Dennis Archambault is director of Public Affairs for the Detroit Wayne County Health Authority and represents the Health Authority in the Power to Thrive process. For more information on the Ingham County resolution contact Doak Bloss at dbloss@ingham.org.

Using a Public Health Lens to Understand and Address the Foreclosure Crisis

This is the final installment in a three-part series on foreclosure and health.

Communities are taking on the foreclosure crisis

Focusing on the health implications of the foreclosure crisis can be overwhelming. However, communities and organizations across the country are fighting back, from boosting tenant protections, to using eminent domain to keep families in their homes, to filing a lawsuit against Morgan Stanley that alleges the company violated the Fair Housing Act by targeting low-income African-American neighborhoods in Detroit with sub-prime loans. Detroit communities are defending against evictions and fighting for jobs, pensions, and services. While many efforts are led by grassroots community organizations and sectors outside of public health, there have been successful partnerships between community-based organizations and public health agencies that have helped reshape the debate, reframe the issue, identify measurable indicators of impact, and bring in new sectors and allies that can help build a broader base for not just addressing the foreclosure crisis, but for building a fair and inclusive society where everyone has the opportunity to be healthy.

How can public health be part of the solution?

In addition to research on foreclosure and health, public health organizations, such as local health departments, are becoming engaged in multiple ways, from targeting physical and mental health services to those going through foreclosure to engaging in policy change. In looking specifically at policy change, a public health lens can help:

1. Reframe the policy debate: Haas Institute for a Fair and Inclusive Society Director john powell recently spoke at the Beyond Bankruptcy: Building Power and Resilience conference in Detroit. He used three questions from PolicyLink’s Founder and CEO, Angela Glover Blackwell as a framework for looking at Detroit’s bankruptcy: 1) Who decides? 2) Who pays? and 3) Who benefits?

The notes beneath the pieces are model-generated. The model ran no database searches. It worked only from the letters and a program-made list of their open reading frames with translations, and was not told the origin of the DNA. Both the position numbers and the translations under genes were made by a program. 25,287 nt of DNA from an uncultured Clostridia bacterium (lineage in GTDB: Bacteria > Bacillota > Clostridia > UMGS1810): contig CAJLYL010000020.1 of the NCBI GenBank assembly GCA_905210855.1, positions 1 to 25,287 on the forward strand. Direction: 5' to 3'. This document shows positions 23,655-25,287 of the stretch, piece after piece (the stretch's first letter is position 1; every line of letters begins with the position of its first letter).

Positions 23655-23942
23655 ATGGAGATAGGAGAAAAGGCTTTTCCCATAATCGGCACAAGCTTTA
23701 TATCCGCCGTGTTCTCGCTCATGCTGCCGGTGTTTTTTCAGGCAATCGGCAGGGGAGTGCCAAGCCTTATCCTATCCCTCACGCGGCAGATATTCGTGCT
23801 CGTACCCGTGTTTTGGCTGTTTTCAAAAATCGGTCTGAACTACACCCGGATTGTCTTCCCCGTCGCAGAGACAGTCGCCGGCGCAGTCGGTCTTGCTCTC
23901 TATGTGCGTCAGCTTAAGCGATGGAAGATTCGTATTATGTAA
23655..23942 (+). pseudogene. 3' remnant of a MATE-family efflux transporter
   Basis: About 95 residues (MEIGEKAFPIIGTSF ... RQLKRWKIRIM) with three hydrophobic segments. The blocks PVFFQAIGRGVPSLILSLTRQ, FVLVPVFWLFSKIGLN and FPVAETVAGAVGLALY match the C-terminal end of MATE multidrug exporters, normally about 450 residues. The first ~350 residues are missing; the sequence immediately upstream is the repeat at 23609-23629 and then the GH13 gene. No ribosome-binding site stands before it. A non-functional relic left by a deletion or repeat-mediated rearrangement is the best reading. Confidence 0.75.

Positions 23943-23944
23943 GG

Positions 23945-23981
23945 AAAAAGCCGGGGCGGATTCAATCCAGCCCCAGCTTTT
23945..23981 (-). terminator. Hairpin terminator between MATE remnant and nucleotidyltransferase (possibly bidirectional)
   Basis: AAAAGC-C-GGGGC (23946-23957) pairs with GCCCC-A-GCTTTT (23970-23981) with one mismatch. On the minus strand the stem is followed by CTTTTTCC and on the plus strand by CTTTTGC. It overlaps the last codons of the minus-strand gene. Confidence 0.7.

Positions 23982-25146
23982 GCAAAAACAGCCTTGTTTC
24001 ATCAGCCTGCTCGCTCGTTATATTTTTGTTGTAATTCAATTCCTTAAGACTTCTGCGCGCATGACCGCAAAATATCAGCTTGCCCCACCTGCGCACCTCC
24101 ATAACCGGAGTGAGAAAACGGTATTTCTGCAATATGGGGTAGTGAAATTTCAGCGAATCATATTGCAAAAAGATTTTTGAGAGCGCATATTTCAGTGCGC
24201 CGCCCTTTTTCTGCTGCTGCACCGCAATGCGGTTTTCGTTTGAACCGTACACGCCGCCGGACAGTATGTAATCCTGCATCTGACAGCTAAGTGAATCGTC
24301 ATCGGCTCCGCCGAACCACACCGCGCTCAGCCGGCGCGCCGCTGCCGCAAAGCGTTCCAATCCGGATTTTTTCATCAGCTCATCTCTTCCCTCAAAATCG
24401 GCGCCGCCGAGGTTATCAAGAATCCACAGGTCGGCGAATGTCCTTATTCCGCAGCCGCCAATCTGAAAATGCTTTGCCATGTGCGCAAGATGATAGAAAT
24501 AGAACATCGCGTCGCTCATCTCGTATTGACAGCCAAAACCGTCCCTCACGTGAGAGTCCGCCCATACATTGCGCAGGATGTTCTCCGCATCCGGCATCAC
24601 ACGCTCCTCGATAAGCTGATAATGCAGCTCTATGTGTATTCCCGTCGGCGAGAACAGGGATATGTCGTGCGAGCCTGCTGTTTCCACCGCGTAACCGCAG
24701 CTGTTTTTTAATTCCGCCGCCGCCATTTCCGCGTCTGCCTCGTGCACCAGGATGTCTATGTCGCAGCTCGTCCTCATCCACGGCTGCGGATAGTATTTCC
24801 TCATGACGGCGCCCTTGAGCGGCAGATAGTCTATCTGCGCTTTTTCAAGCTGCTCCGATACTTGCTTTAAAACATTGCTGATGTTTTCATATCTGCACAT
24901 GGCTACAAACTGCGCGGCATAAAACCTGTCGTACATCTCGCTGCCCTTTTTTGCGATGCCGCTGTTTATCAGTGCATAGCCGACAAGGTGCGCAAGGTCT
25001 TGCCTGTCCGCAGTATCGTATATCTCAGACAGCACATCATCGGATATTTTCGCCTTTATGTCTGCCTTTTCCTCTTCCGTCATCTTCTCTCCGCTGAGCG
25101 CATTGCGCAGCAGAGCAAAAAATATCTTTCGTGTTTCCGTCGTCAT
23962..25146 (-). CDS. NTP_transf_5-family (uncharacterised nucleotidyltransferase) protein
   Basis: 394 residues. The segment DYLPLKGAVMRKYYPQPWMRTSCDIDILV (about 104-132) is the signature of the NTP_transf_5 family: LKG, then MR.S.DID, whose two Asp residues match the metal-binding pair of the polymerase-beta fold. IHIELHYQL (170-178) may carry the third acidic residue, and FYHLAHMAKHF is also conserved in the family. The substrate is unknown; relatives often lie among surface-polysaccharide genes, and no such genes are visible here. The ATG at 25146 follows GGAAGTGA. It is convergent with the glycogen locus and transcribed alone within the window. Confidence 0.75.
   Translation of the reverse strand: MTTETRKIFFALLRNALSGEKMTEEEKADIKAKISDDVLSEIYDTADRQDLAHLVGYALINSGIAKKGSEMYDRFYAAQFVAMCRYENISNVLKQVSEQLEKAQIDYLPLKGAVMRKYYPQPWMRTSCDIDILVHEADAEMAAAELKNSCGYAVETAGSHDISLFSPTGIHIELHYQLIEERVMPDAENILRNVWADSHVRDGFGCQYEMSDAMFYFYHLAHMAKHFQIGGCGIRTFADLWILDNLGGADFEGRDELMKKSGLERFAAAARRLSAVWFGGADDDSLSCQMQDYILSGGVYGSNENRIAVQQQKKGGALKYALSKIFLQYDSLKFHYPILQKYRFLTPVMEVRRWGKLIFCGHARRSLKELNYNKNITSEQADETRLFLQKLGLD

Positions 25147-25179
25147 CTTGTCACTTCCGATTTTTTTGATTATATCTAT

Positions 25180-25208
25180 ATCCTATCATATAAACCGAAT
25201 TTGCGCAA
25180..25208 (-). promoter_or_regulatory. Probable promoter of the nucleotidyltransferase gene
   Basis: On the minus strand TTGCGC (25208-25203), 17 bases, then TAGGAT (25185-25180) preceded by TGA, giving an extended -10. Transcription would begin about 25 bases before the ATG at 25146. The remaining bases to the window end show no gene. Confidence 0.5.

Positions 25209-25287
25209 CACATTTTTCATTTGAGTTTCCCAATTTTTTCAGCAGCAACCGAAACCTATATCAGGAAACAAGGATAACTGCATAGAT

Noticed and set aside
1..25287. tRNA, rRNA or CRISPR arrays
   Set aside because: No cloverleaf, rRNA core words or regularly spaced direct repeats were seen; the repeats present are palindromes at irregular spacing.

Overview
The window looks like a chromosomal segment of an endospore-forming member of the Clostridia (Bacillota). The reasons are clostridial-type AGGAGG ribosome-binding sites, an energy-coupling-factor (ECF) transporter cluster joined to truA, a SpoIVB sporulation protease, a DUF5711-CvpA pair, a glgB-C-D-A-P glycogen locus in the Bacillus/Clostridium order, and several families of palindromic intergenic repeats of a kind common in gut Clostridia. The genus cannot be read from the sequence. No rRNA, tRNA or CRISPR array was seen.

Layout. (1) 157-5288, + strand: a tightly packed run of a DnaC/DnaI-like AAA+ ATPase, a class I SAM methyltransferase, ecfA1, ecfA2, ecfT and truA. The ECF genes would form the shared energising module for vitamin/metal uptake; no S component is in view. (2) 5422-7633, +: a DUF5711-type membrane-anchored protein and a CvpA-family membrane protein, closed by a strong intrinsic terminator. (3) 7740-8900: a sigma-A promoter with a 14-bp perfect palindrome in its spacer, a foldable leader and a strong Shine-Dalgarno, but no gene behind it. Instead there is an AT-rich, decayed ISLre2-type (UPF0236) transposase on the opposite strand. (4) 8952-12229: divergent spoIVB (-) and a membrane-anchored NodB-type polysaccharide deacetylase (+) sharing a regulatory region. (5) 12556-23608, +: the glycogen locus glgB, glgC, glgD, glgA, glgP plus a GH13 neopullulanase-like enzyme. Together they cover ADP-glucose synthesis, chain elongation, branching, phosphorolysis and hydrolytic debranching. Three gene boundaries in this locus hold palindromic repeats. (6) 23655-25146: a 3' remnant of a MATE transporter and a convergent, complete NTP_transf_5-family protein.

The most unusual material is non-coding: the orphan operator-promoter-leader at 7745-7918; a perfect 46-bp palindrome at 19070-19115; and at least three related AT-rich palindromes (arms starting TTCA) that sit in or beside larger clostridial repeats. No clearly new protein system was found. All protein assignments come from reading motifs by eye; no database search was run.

Bringing a public health lens to these questions can help reframe the policy debate from a focus on political battles and short-term economic issues to looking at long-term health outcomes. A public health lens shows the economic and health costs of the foreclosure crisis are borne by low-income communities of color and the benefits are reaped by a small percentage of people who profited from the crisis, and who have also had undue influence over political decisions. Public health data and stories of how foreclosure affects health can help highlight the injustices of the current system that mean shorter, sicker lives for many.

2. Change the narrative: Professor powell also mentions that while we must address technical issues, such as municipal bankruptcy and foreclosure, we must also change the narrative. Many of the Beyond Bankruptcy conference speakers described how our country’s racialized past has led to the crises we experience today. powell described how our country’s deep and profound anxiety around issues related to race prevents us from finding the solutions we need to have a fair, inclusive, and healthy society. While this is not something public health can tackle alone, the central, underlying values of public health, such as interconnectedness, fairness, and social justice can be used to change the discourse to emphasize how investing in people, communities, and public structures is critical for our health and prosperity.

3. Connect to residents: Health departments are already connected to many residents through partnerships, services, and policy work around specific health issues. A growing number of health departments are expanding this work to also include addressing social factors that affect health, such as housing, and they are doing this in partnership with residents and grassroots organizations. Public health organizations can also support efforts to ensure that those most negatively affected are at the forefront of “who decides” and “who benefits” from policy decisions. This can also be a way to change the narrative—as community members drive efforts to address issues like the foreclosure crisis, they can also focus the discourse on community assets and resiliency, rather than solely focusing on challenges.

Why public health must become engaged in the foreclosure crisis

The Institute of Medicine defines public health “as what society does collectively to assure the conditions for people to be healthy.” While engaging in the foreclosure crisis will be challenging for the public health field, the reality is that the foreclosure crisis and municipal bankruptcy are conditions that gravely affect the health of our communities. A growing number of researchers and organizations are beginning to address foreclosure and municipal bankruptcy as public health issues. Communities and resident-driven community-based organizations are already taking a lead on changing these conditions—public health researchers and practitioners from around the country must join in if we are committed to ensuring that everyone has the opportunity to be healthy.